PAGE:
It boggles my mind that everytime a Muslim commits ANOTHER atrocity we all jump all over ourselves saying it was an isolated incident of an extremist…when isolated incidents of Muslims keep happening guess what? It is their beliefs not an accident! How many people have to die before anyone in authority will state this fact? If all these isolated incidents over the past 40 years were committed by CATHOLICS folks would have stormed and destroyed the Vatican (and likely imprisoned the pope) by now because it would have been considered a premeditated act of oppression designed to forcibly convert millions thru fear and intimidation. But because Muslim’s do this we all cower and apologize to them for their own teachings which breed this mindset – no one will say anything because they know they become a target for a suicide bomber or shootout if they do – the media won’t say anything or their offices and reporters become prime targets for violence. You can desecrate a picture or statue of Jesus or the Blessed Mother with every vile thing imaginable but you CANNOT even speak about Allah or the negative teachings of Islam without knowing a Fatwah is coming. Read some history…Muslims are perfectly content to take over your country incrementally and kill off any opposing faiths in the process…they will take hundreds of years or decades to do this. Look at laws that are now being catered to Muslim’s int he US….look at the demographics of Europe – Muslims will accomplish with babies what they could not do by the sword: they will take over by sheer numbers. And do not expect them to care as much about your feelings as we presently cater to theirs.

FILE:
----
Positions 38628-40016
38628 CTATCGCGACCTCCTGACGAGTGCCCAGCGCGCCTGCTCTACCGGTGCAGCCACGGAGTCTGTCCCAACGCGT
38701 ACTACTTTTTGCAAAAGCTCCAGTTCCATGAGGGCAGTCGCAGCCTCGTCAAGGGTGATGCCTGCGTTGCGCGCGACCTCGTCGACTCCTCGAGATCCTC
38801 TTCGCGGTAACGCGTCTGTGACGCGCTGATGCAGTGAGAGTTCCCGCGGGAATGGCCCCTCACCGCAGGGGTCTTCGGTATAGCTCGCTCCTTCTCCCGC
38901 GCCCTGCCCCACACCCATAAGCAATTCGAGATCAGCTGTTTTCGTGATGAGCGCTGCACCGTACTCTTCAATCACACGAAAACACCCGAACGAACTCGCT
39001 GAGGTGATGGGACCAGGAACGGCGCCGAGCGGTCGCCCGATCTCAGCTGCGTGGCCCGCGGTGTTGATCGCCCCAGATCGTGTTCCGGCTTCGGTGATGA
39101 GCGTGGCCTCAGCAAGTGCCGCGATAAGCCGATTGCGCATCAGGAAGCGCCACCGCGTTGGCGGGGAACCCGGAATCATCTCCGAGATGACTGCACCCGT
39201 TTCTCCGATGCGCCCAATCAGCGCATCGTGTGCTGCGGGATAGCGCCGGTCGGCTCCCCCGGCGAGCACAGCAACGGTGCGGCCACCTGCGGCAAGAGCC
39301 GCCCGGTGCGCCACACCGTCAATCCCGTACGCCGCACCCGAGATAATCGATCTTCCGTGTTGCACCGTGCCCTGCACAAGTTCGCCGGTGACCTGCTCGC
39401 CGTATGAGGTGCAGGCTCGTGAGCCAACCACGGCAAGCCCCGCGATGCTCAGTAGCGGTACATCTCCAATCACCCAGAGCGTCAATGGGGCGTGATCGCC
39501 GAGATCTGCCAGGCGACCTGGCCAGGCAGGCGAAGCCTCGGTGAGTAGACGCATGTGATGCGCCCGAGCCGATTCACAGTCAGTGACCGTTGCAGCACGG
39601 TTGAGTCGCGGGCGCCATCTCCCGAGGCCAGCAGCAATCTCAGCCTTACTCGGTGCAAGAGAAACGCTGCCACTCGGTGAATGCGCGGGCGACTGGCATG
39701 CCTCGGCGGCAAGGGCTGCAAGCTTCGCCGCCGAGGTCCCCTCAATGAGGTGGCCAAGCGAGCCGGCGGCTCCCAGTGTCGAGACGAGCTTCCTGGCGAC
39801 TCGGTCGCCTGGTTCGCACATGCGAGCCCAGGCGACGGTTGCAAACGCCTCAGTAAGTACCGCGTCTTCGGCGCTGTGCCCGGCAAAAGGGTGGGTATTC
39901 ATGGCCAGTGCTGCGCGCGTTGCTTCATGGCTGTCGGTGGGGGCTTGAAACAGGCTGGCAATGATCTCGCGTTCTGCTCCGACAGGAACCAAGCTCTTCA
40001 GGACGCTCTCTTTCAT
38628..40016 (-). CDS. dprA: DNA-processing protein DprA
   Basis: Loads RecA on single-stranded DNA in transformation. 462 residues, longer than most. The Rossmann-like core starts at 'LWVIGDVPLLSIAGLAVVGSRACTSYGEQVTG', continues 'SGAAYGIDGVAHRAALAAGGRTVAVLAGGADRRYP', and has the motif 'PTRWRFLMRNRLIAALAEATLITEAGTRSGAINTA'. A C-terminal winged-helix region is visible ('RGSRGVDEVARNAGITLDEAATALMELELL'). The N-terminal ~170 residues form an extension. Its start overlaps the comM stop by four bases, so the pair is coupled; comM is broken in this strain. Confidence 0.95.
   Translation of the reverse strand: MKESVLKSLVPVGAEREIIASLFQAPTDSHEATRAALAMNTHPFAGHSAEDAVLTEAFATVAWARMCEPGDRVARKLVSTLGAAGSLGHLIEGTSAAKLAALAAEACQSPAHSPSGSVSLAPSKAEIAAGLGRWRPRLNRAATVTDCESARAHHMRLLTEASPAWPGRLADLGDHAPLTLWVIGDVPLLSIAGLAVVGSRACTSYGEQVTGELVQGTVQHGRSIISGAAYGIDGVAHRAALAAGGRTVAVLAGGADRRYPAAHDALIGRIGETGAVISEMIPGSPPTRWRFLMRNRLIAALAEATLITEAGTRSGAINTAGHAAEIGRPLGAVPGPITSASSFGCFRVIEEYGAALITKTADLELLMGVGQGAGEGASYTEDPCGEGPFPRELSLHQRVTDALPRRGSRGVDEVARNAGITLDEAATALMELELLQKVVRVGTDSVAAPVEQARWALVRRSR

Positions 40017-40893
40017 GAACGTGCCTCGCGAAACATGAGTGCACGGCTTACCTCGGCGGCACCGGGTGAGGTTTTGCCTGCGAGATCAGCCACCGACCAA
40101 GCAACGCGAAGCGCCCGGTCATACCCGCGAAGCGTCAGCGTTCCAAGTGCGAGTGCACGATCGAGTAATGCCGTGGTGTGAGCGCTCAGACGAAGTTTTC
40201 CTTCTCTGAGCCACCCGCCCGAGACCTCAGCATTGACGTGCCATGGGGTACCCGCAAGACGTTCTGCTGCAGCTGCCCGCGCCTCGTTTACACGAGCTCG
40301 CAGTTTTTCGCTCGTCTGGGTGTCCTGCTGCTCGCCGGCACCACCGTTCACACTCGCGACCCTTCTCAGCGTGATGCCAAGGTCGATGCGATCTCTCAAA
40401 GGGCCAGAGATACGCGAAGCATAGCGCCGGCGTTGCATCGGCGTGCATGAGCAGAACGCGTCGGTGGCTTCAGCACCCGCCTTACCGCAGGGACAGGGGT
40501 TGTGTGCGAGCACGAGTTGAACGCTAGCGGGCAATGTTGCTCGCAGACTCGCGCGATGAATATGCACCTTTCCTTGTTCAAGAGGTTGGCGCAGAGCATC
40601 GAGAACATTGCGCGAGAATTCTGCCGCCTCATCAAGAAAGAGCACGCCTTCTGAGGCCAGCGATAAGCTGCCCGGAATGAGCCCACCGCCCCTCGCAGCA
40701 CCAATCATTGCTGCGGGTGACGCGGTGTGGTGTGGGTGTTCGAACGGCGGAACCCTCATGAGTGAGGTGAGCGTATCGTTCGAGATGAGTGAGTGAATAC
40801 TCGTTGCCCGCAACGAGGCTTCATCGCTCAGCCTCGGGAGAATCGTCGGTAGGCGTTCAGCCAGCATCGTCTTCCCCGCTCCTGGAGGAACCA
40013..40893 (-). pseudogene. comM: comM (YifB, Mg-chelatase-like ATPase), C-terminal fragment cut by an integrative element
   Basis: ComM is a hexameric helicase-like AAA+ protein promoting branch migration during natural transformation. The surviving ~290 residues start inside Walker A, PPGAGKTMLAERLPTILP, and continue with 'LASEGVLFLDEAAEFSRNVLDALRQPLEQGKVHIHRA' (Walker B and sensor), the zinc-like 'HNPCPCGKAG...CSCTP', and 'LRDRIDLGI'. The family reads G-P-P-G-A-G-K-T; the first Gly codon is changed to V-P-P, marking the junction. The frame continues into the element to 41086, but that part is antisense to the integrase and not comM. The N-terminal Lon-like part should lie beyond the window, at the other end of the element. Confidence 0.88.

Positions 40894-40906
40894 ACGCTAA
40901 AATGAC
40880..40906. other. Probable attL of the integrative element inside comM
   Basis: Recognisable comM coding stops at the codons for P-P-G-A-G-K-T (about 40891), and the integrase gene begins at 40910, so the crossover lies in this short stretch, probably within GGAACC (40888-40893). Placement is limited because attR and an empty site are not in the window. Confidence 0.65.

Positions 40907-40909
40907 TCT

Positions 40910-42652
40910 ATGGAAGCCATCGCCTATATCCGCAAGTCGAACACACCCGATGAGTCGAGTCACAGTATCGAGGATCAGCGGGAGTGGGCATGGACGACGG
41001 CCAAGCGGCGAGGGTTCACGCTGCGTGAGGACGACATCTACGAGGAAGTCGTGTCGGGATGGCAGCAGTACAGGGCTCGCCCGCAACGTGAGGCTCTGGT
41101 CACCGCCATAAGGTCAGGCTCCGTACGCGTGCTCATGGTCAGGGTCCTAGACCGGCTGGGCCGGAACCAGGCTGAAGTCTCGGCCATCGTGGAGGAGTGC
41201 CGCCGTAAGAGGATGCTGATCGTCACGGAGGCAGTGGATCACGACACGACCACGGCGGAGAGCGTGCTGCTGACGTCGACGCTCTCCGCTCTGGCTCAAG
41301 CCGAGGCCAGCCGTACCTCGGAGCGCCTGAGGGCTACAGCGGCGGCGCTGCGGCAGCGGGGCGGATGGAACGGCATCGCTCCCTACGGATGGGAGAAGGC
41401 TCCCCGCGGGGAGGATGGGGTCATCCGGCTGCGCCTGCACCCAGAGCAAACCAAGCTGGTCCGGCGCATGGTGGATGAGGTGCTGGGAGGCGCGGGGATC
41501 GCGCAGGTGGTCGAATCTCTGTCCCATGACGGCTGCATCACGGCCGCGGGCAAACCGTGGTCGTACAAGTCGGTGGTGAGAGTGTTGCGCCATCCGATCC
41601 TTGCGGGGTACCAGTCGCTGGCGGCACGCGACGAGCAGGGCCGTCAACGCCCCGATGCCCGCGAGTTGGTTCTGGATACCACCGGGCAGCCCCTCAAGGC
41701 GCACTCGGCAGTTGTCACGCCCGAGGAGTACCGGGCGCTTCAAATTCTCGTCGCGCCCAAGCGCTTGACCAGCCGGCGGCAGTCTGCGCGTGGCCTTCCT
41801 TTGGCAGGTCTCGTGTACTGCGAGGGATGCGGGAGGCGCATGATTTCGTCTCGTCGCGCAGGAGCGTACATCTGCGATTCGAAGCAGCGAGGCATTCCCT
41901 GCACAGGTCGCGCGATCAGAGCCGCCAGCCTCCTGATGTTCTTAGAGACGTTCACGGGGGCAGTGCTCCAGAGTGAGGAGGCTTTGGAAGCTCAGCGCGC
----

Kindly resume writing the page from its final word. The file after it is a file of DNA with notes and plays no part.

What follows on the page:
• Thanks for your comments, Joe. They point to the fact that trapped as we are within the confines of human language and understanding our attempts to speak of God will always be wanting.

    That said, for the sake of communication in a venue like this it’s reasonable to accept the colloquialism “the God of Judeo-Christian belief” as synonymous with the everlasting God; the God who revealed Himself to Abraham; the God who spoke to the prophets in the Old Testament, etc., or as you rightly express it, the God who is.

    In contrast I wrote of “the Allah of the Qur’an” and “God as defined by the tenets of Islam.”

    It would hesitate to say without serious qualification that “we both worship the God of Abraham, Isaac, and Jacob, i.e., the God who is,” as you stated. (Your wording, incidentally, is not uncommon of the way that many Catholics might articulate the Church’s understanding, which points to the value of this discussion.)